But Womenoimcs is more than a trend spotting treatise. Womenomics does more than marshal the evidence of a historic shift. It chronicles the growing revolution in a very personal way. It shows women how they can capitalize on all of this power, and all of this change, to redefine their own work lives, because this is what most working women are after: Time. Control.
Study after study shows that time is the new currency for women. Money is often secondary. Most women say they want more flexibility at the office and would literally trade money for a day off. Often they are afraid to admit it, but they have had enough of of the 60-hour work weeks, the day-care dash and the vacations that never get taken. But we don't want to quit. We want to work, but on our own terms and in ways that make it possible to find a life as well.
What Womenomics Does
Womenomics is about redefining success — building satisfying careers that don't require an all or nothing lifestyle. Sometimes that means turning down promotions and kicking down the corporate ladder.
This is an issue that now even has a champion in the White House. Michelle Obama admitted on the campaign trail that it's always a struggle, saying, "Constant guilt surrounds working women and mothers no matter what we do. " She's hoping to put a national spotlight on work-life balance, especially as it affects women who have very few economic choices.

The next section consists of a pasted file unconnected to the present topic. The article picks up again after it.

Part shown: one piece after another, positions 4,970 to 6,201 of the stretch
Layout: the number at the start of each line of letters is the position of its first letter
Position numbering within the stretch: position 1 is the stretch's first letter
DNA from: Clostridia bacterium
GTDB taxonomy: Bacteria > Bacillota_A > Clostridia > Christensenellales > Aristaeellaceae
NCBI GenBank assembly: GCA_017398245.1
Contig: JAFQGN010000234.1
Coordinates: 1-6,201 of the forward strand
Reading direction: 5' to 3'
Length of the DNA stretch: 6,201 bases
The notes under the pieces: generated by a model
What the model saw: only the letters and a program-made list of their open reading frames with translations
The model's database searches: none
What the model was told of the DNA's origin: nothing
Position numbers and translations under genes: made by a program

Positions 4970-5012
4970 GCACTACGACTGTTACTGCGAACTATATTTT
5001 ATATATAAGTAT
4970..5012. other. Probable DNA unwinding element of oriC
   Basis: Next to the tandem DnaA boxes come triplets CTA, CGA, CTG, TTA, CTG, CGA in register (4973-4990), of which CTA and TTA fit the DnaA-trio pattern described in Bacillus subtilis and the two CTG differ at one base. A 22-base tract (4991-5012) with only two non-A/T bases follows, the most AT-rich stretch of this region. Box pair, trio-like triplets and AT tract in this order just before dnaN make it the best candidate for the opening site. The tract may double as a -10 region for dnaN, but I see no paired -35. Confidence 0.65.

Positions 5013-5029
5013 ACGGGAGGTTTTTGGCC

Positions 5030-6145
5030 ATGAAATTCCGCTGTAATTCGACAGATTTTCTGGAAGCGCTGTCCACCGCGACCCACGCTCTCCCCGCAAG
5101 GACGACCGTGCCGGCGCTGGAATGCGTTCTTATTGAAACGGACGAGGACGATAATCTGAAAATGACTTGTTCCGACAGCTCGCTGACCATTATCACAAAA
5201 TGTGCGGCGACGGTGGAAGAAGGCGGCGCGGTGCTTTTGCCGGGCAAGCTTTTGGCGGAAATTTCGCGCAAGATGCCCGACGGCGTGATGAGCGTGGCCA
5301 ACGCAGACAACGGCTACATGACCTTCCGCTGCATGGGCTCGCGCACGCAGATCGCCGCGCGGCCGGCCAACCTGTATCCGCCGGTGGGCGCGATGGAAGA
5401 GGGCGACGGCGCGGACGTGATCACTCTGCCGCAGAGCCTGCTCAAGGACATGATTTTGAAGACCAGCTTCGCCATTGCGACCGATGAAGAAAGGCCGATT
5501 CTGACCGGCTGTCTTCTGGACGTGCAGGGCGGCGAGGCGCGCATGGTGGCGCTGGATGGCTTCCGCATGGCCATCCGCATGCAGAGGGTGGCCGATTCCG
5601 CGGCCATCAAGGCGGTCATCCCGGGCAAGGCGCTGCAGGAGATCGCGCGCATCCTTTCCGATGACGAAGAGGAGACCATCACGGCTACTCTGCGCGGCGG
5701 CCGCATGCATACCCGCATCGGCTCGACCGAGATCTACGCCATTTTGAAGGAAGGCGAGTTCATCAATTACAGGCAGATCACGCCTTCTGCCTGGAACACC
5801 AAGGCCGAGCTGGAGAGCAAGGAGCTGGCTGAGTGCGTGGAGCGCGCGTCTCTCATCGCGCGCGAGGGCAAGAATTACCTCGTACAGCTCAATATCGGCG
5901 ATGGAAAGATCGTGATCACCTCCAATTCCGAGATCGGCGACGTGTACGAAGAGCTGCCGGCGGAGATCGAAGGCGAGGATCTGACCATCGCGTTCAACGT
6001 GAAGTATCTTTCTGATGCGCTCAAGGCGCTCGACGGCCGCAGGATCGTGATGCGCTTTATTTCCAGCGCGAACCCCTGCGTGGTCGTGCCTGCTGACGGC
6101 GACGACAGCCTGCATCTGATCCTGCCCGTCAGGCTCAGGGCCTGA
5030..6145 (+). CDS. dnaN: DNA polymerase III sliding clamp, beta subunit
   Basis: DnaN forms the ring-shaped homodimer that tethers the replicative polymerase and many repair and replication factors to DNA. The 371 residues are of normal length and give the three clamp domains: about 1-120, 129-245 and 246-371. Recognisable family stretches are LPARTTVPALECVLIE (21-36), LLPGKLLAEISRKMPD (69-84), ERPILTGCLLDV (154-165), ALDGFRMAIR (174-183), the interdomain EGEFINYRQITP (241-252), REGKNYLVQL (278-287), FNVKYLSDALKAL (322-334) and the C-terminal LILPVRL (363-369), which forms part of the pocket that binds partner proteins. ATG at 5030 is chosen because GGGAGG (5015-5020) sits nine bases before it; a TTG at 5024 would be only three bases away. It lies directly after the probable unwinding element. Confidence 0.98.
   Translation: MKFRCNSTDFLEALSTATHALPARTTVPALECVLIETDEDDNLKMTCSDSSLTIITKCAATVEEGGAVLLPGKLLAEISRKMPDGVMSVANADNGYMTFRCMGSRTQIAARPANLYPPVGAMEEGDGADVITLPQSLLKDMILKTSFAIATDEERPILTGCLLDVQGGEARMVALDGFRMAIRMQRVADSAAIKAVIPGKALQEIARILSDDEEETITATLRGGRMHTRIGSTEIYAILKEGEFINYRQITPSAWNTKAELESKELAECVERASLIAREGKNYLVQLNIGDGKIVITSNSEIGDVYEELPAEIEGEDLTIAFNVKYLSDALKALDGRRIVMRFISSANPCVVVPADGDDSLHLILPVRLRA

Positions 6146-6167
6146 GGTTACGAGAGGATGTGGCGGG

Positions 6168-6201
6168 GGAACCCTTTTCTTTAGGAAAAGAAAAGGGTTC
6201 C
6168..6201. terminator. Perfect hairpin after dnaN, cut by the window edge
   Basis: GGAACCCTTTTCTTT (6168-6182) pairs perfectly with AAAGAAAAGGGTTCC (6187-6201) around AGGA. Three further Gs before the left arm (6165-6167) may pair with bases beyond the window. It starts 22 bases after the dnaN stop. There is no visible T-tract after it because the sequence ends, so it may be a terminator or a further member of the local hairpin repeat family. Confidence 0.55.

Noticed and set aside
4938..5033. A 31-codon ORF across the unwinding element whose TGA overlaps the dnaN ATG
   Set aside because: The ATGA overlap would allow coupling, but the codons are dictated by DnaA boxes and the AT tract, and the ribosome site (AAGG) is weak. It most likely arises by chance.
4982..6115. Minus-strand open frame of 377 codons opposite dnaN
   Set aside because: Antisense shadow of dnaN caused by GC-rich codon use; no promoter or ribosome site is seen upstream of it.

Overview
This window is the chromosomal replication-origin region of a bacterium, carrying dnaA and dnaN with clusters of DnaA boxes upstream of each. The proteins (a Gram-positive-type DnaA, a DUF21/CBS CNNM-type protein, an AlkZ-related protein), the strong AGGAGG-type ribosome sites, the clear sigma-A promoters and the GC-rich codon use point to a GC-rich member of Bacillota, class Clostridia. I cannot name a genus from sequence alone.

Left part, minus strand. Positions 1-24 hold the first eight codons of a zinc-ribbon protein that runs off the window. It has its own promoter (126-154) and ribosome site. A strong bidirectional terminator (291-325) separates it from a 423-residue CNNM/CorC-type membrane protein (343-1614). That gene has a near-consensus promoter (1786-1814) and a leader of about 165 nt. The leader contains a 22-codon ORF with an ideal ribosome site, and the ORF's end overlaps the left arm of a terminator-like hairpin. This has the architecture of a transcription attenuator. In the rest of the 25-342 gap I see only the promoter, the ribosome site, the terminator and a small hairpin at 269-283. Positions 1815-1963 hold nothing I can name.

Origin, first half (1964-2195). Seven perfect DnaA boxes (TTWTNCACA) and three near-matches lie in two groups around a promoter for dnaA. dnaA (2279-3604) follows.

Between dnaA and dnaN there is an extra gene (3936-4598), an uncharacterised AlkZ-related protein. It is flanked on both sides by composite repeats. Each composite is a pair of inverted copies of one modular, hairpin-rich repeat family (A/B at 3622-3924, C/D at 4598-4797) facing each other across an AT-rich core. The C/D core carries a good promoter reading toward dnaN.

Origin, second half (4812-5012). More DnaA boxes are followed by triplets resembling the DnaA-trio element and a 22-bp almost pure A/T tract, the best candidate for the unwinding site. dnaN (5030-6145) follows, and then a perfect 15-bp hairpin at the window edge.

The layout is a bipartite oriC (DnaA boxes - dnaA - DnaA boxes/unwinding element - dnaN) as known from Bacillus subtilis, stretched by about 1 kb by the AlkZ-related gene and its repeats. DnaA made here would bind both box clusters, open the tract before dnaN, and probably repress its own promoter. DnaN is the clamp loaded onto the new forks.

We have candid stories from dozens of professional women who have made unusual career decisions. They are heavily engaged in the workplace, but have said some pretty big "Nos" in order to have balance. I even detail my own knee-knocking encounters on this subject — negotiations that have finally led to a good balance for all concerned.
Most of all, Womenomics is, we hope, an empowering and inspirational blueprint for how to get what you want. This is not another thesis about what women can't have, or that we can't have it all. Womenomics opens eyes to a "New All" -- a new way of looking at success and priorities and possibilities — given the seismic shifts going on on the workplace.
By the way — one last fact: when companies give women and employees freedom in an effort to keep them, or because they have to, they get not only loyalty, but higher productivity. Pioneers like Capitol One literally run their companies without any mandatory office time. They made the move for morale reasons but also found a huge uptick in productivity. Best Buy found productivity shot up 40 percent in some cases when it started focusing on results, not face-time -- a pretty nice business kicker.
Womenomics, remember, is all about the bottom line.
Where to See Claire and Katty:
ABC-TV "Good Morning America"
ABC-TV "The View"
PBS-TV "Charlie Rose"
Comedy Central "The Colbert Report"
Air America Radio Interview with Courtney Hazlett
ABC-TV "Good Morning America"
Sirius XM Satellite Radio "Oprah & Friends"
NPR "Diane Rehm Show"
MSNBC-TV "Morning Joe"
CNN "Your Money"
ABC-TV "This Week with George Stephanopolous"
C-SPAN "Close Up"
CNN The Situation Room with Wolf Blitzer
NBC-TV "Chris Matthews Show"
HBO "Real Time with Bill Maher"
Sirius XM Satellite Radio "Oprah Radio with Jean Chatzsky"
June 3, 12 p.m.: 92nd St Y
June 9, 7 p/m/: Fairfield, Conn. WSHU Talk
June 10, 7 pm: Barnes & Noble, Broadway at 66th Street
June 6, 6 p.m.: Washington D.C. Politics & Prose
June 11, 7:30 p.m.: Washington D.C. Borders/Tysons Corner
San Francisco, Calif.:
June 16, 6:30 p.m. at the Forum for Women Entrepreneurs